A Burnley car dealer has been allowed to continue to use a former garden near his premises to store vehicles following a nearby mosque being granted a car park.

Sultan Alam has been granted backdated planning permission to keep 17 cars on the former open land in March Street, Stoneyholme, with seven conditions.

A Burnley Council planning officer's report recommending approval said: "The application site relates to a modest, rectangular shaped parcel of land located to the north of March Street, Burnley.

"The site appears to be being used for the informal storage of vehicles and has a loose gravel surface.

"However, it appears that it was previously and lawfully some form of private amenity space until at least July 2022.

"Therefore, the existing use and surfacing are not lawful for planning purposes and the application is assessed on this basis.

"The application seeks full planning permission for the change of use of garden land to a car storage area with 17 spaces, including landscaping and 1.5-metre high green wire gates.

"The submitted planning statement explains that the applicant operates a nearby car dealership and seeks to use the land for spill-over.

"It continues that, whilst the site has been used informally for such purposes for some time, they now seek to regularise the use with a formalised layout and fencing.

"The applicant has referred to a decision to grant full planning permission for the change of use of Burnley Council-owned public amenity land to a car park on nearby Brougham Street in November 2018.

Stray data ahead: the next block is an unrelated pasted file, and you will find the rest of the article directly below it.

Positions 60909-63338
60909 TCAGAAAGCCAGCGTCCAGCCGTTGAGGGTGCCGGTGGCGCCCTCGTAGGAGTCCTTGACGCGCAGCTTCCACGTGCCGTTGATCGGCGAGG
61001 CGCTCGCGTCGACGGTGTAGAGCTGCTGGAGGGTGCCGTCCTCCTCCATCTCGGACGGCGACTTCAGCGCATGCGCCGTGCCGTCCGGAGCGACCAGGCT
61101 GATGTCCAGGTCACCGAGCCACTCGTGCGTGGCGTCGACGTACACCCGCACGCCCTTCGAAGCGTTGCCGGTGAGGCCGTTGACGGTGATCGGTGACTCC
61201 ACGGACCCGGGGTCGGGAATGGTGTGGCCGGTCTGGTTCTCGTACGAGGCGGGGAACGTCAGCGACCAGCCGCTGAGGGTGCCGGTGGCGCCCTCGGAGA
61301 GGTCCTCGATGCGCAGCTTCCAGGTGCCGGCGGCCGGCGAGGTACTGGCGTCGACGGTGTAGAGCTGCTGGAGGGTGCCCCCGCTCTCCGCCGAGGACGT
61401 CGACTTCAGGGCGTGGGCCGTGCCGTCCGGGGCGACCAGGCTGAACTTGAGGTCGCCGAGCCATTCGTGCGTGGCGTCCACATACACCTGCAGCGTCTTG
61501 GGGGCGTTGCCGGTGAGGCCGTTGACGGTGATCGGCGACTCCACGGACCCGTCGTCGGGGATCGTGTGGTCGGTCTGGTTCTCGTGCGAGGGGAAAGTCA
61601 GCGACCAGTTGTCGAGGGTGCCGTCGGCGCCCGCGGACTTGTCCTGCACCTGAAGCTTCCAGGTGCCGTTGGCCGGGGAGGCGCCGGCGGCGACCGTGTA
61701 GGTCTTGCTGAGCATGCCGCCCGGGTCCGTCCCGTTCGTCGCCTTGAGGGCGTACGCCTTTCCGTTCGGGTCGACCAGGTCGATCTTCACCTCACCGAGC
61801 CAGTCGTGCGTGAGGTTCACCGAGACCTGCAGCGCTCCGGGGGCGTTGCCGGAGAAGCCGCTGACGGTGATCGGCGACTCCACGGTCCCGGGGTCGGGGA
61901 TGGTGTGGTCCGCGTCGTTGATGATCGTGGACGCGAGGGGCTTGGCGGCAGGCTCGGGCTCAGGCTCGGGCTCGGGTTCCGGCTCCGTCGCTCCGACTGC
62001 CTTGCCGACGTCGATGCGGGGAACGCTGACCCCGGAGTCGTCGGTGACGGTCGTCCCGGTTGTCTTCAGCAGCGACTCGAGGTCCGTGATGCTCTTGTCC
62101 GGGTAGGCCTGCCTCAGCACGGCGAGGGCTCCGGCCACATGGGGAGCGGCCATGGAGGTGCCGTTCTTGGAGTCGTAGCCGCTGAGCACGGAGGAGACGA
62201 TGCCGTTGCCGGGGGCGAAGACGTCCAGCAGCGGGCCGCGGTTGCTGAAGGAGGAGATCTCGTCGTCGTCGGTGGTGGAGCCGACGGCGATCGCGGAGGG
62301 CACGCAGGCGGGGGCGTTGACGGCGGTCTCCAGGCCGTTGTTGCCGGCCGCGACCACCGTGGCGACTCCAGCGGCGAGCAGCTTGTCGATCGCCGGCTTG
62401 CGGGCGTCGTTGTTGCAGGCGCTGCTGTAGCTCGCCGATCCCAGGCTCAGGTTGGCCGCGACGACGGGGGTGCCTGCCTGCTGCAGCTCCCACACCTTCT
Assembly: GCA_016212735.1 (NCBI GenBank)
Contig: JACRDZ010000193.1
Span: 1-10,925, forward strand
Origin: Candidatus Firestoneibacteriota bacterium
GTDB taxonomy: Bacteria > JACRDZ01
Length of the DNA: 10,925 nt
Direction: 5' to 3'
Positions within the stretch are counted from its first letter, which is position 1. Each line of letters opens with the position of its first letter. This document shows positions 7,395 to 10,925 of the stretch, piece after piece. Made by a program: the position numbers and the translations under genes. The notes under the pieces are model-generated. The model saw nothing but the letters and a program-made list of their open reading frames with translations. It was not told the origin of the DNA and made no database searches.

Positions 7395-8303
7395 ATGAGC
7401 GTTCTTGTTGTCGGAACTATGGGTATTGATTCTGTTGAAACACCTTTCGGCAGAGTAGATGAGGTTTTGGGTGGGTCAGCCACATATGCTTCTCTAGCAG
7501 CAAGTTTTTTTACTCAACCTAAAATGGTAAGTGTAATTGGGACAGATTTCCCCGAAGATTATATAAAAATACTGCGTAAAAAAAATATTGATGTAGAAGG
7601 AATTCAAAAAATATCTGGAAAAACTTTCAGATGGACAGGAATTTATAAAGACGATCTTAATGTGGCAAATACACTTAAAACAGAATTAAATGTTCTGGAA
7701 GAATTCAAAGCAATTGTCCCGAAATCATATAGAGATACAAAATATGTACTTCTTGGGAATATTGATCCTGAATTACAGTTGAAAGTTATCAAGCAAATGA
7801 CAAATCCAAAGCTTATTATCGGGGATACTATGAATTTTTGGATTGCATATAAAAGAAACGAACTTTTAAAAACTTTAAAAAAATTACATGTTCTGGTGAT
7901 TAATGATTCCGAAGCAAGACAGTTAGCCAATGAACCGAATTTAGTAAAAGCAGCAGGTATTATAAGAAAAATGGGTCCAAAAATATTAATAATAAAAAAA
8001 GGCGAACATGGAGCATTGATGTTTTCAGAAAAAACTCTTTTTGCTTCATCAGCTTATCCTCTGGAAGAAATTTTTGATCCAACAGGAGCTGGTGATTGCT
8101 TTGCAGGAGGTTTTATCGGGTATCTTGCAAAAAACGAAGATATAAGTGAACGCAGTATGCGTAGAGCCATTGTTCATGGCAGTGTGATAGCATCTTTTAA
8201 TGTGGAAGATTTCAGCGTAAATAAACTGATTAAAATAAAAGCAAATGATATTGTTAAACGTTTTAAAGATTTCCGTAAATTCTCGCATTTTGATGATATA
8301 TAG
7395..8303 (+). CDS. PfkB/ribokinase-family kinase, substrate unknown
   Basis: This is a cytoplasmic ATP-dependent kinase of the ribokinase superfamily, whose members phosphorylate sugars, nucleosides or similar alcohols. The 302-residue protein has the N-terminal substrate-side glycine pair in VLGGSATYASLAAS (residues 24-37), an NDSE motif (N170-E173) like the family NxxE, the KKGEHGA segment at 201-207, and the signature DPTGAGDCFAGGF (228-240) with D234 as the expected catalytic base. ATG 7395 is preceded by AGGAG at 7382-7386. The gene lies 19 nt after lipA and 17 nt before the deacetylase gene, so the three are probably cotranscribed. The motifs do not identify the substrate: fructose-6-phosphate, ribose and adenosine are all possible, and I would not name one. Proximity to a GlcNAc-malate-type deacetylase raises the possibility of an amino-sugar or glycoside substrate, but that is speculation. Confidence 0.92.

"The carpark has been laid out and serves the adjacent Jamie Madjid Abubakr mosque.

"In the case of the mosque carpark, the delegated report found the loss of public amenity space and the impact on residents’ amenity acceptable.

"Consistency in decision making is a well-established in principle in planning law and a previous decision is capable of being a material consideration.

"Whilst the circumstances of the proposal and the mosque carpark are not directly comparable, there are some similarities between them.

"The proposal would result in the loss of the amenity space.

"The proposed landscaping would soften the impact of the proposal and in contrast to the previous vegetation could be protected by a condition.

"Therefore, having regard to the context and the mosque car park decision, it would be difficult to sustain an argument that the proposed car storage would have an unacceptable impact on the character and appearance of the area."